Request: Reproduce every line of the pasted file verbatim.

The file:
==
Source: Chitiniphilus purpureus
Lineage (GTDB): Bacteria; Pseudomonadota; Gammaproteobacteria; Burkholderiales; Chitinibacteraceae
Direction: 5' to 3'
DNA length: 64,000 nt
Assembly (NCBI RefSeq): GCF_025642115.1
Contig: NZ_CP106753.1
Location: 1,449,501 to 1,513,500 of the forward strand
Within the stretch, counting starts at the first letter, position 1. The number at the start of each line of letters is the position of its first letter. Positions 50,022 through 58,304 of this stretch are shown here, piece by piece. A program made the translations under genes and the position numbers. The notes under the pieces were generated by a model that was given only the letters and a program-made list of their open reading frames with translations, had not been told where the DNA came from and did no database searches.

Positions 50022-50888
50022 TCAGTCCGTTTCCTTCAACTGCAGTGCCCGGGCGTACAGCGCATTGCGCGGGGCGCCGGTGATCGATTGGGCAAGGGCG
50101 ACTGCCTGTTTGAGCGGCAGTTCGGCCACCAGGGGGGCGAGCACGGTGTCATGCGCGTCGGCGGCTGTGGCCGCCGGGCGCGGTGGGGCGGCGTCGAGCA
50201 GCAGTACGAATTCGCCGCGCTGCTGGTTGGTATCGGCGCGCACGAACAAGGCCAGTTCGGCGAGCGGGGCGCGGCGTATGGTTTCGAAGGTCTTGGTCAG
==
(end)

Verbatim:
Source: Chitiniphilus purpureus
Lineage (GTDB): Bacteria; Pseudomonadota; Gammaproteobacteria; Burkholderiales; Chitinibacteraceae
Direction: 5' to 3'
DNA length: 64,000 nt
Assembly (NCBI RefSeq): GCF_025642115.1
Contig: NZ_CP106753.1
Location: 1,449,501 to 1,513,500 of the forward strand
Within the stretch, counting starts at the first letter, position 1. The number at the start of each line of letters is the position of its first letter. Positions 50,022 through 58,304 of this stretch are shown here, piece by piece. A program made the translations under genes and the position numbers. The notes under the pieces were generated by a model that was given only the letters and a program-made list of their open reading frames with translations, had not been told where the DNA came from and did no database searches.

Positions 50022-50888
50022 TCAGTCCGTTTCCTTCAACTGCAGTGCCCGGGCGTACAGCGCATTGCGCGGGGCGCCGGTGATCGATTGGGCAAGGGCG
50101 ACTGCCTGTTTGAGCGGCAGTTCGGCCACCAGGGGGGCGAGCACGGTGTCATGCGCGTCGGCGGCTGTGGCCGCCGGGCGCGGTGGGGCGGCGTCGAGCA
50201 GCAGTACGAATTCGCCGCGCTGCTGGTTGGTATCGGCGCGCACGAACAAGGCCAGTTCGGCGAGCGGGGCGCGGCGTATGGTTTCGAAGGTCTTGGTCAG